We remove all candidates marked as “unanswerable” by the question answering model, which prunes 39.3% of non-duplicate question candidates. These candidates are generally grammatically correct but considered irrelevant to the original paragraph by the question answering model. Next, we compute the overlap between original and predicted answer span by computing word-level precision and recall 

Rajpurkar et al. (2016). For general questions generated from sentence spans, we attempt to maximize recall by setting a minimum recall threshold of 0.3.101010Minimum thresholds were qualitatively chosen based on the specificity type. Similarly, we maximize recall for specific questions generated from named entities with a minimum recall constraint of 0.8. Finally, for specific questions generated from sentence spans, we set a minimum precision threshold of 1.0, which filters out questions whose answers are not completely present in the ground-truth sentence.

Low generation probability: If multiple candidates remain after applying the above filtering criteria, we select the most probable candidate for each answer span. specific questions generated from sentences are an exception to this rule: for these questions, we select the ten most probable candidates, as there might be multiple question-worthy bits of information in a single sentence. If no candidates remain, in some cases111111For example, if no valid general questions for the entire paragraph are generated. we use a fallback mechanism that sequentially ignores filters to retain more candidates.

3.5 Forming a QA hierarchy

The output of the filtering module is an unstructured list of general and specific QA pairs generated from a single paragraph. Figure 3 shows how we group these questions into a meaningful hierarchy. First, we choose a parent for each specific question by maximizing the overlap (word-level precision) of its predicted answer with the predicted answer for every general question. If a specific question’s answer does not overlap with any general question’s answer (e.g., “Dagobah” and “destroy the Sith”) we map it to the closest general question whose answer occurs before the specific question’s answer (“What happened in the battle …?”).121212This heuristic is justified because users read general questions before specific ones in our interface.

Figure 3: Procedure used to form a QA hierarchy. The predicted answers for GQs (general questions), are underlined in blue. The predicted answers for SQs (specific questions) are highlighted in red.

4 Evaluation

Experiment Generated Gold
Score Fleiss  Score Fleiss 
Is this question well-formed? 85.8% 0.65 93.3% 0.54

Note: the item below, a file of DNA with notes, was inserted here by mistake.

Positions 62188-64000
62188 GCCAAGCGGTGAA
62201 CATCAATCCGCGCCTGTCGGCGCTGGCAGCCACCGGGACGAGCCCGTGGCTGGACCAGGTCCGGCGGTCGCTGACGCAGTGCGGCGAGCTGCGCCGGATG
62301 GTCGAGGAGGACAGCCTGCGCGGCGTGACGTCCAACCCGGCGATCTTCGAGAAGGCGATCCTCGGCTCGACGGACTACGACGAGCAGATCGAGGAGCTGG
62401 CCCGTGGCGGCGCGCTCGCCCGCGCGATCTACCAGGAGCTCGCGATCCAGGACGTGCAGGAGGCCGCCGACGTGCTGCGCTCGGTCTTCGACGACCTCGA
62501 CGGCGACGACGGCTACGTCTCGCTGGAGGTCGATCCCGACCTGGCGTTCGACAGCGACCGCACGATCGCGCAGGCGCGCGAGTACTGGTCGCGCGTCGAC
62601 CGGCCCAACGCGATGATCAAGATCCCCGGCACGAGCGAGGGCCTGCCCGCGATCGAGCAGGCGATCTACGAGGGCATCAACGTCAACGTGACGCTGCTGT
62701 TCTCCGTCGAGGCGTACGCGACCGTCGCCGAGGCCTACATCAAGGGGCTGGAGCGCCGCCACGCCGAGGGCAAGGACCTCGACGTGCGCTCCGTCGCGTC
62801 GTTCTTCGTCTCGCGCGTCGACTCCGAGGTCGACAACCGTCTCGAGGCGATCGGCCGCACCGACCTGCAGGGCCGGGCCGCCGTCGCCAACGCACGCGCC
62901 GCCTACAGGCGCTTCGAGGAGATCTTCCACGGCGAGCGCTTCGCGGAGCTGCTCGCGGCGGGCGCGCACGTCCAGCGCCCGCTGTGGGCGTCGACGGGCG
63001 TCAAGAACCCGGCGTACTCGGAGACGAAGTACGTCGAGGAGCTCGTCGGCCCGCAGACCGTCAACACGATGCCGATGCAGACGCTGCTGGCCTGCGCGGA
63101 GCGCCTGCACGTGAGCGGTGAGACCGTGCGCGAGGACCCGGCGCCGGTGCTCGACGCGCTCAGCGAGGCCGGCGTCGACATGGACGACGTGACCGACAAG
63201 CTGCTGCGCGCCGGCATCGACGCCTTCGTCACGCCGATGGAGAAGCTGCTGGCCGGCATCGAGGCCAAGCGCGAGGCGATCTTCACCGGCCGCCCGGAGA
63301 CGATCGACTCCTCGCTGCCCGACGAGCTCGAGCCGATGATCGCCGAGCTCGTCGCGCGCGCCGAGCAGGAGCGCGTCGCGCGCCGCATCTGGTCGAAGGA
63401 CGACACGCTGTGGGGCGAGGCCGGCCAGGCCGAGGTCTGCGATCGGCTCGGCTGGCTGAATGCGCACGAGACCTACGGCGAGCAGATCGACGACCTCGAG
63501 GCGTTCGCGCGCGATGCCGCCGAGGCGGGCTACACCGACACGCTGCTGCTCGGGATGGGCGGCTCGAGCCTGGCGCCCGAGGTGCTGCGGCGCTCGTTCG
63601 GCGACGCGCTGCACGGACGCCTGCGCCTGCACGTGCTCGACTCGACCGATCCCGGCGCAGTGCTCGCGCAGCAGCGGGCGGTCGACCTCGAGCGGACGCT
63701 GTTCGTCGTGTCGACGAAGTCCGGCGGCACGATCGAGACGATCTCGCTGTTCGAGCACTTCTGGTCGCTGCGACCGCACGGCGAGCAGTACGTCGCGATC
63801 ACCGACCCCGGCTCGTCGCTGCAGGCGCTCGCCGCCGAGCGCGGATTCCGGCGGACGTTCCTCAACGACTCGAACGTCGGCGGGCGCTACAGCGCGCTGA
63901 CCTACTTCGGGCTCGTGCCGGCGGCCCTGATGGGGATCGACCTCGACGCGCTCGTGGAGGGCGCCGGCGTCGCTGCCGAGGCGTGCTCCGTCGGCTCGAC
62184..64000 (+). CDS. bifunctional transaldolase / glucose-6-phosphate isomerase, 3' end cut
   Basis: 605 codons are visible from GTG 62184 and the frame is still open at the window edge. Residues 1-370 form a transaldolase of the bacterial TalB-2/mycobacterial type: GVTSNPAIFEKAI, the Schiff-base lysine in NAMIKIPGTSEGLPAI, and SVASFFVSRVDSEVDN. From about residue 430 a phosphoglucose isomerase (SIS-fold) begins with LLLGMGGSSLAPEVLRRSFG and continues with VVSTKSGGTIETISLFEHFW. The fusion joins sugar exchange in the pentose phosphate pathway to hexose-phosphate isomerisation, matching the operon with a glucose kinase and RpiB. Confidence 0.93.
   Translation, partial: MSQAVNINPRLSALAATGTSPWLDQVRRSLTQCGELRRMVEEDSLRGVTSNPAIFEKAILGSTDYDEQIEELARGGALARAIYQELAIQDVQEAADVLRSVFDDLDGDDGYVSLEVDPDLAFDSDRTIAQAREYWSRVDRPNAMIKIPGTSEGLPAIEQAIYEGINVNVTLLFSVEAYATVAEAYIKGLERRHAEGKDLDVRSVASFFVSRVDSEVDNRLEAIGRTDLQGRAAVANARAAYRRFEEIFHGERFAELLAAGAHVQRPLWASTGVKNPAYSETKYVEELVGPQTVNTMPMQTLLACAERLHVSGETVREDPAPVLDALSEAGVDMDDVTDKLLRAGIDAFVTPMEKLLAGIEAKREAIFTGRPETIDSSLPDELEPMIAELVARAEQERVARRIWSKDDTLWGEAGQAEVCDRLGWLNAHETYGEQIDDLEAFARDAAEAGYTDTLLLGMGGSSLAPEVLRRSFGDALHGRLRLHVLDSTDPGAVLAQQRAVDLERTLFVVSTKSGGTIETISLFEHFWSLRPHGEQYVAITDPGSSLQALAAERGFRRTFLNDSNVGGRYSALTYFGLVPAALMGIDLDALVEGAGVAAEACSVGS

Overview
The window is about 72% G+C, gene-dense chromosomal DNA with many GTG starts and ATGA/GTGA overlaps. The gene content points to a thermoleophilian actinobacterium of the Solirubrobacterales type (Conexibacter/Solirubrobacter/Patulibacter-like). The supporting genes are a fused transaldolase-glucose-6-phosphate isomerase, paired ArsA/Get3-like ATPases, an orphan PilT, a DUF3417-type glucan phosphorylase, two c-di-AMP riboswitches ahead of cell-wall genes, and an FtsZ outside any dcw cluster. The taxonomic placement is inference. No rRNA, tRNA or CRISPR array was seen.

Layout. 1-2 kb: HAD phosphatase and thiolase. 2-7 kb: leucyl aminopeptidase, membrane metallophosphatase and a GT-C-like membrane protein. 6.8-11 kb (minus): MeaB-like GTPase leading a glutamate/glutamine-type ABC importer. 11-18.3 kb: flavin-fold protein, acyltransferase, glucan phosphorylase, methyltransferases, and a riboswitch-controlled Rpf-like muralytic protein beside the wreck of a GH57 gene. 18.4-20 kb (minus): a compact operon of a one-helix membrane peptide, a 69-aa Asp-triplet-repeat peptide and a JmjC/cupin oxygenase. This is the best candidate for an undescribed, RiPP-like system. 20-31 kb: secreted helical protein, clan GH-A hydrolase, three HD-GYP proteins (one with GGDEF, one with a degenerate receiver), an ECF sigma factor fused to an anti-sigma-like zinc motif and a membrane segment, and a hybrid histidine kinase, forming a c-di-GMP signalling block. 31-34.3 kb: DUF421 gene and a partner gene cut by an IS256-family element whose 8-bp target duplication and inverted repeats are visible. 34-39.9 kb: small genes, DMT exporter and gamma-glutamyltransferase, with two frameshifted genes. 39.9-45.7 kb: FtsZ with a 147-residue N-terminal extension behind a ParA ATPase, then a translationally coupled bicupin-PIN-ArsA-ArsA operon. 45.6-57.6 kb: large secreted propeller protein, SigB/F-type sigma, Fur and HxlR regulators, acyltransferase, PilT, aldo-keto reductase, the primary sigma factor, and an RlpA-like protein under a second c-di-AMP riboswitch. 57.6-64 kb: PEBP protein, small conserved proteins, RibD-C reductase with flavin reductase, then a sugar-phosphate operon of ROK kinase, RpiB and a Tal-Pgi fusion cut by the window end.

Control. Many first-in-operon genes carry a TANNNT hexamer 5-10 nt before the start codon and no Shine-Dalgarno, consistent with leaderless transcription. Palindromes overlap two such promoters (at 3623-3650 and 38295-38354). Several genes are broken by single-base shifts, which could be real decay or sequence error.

Is this question relevant? 78.7% 0.36 83.3% 0.41
    (among well-formed) 81.1% 0.39 83.3% 0.40
Does the span partially contain the answer? 85.3% 0.45 81.1% 0.43
    (among well-formed) 87.6% 0.48 82.1% 0.42
    (among well-formed and relevant) 94.9% 0.41 92.9% 0.44
Does the span completely contain the answer? 74.1% 0.36 70.0% 0.37
    (among well-formed) 76.9% 0.36 70.2% 0.39
    (among well-formed and relevant) 85.4% 0.30 80.0% 0.42
Table 3: Human evaluations demonstrate the high individual QA quality of our pipeline’s outputs. All interannotator agreement scores (Fleiss ) show “fair” to “substantial” agreement Landis and Koch (1977).

We evaluate our SQUASH  pipeline on documents from the QuAC development set using a variety of crowdsourced131313All our crowdsourced experiments were conducted on the Figure Eight platform with three annotators per example (scores calculated by counting examples with two or more correct judgments). We hired annotators from predominantly English-speaking countries with a rating of at least Level 2, and we paid them between 3 and 4 cents per judgment. experiments. Concretely, we evaluate the quality and relevance of individual questions, the relationship between generated questions and predicted answers, and the structural properties of the QA hierarchy. We emphasize that our experiments examine only the quality of a SQUASH ed document, not its actual usefulness to downstream users. Evaluating usefulness (e.g., measuring if SQUASH  is more helpful than the input document) requires systematic and targeted human studies (Buyukkokten et al., 2001) that are beyond the scope of this work.

4.1 Individual question quality and relevance

Our first evaluation measures whether questions generated by our system are well-formed (i.e., grammatical and pragmatic). We ask crowd workers whether or not a given question is both grammatical and meaningful.141414As “meaningful” is potentially a confusing term for crowd workers, we ran another experiment asking only for grammatical correctness and achieved very similar results. For this evaluation, we acquire judgments for 200 generated QA pairs and 100 gold QA pairs151515Results on this experiment were computed after removing 3 duplicate generated questions and 10 duplicate gold questions. from the QuAC validation set (with an equal split between general and specific questions). The first row of Table 3 shows that 85.8% of generated questions satisfy this criterion with a high agreement across workers.

Question relevance: How many generated questions are actually relevant to the input paragraph? While the percentage of unanswerable questions that were generated offers some insight into this question, we removed all of them during the filtering pipeline (Section 3.4). Hence, we display an input paragraph and generated question to crowd workers (using the same data as the previous well-formedness evaluation) and ask whether or not the paragraph contains the answer to the question. The second row of Table 3 shows that 78.7% of our questions are relevant to the paragraph, compared to 83.3% of gold questions.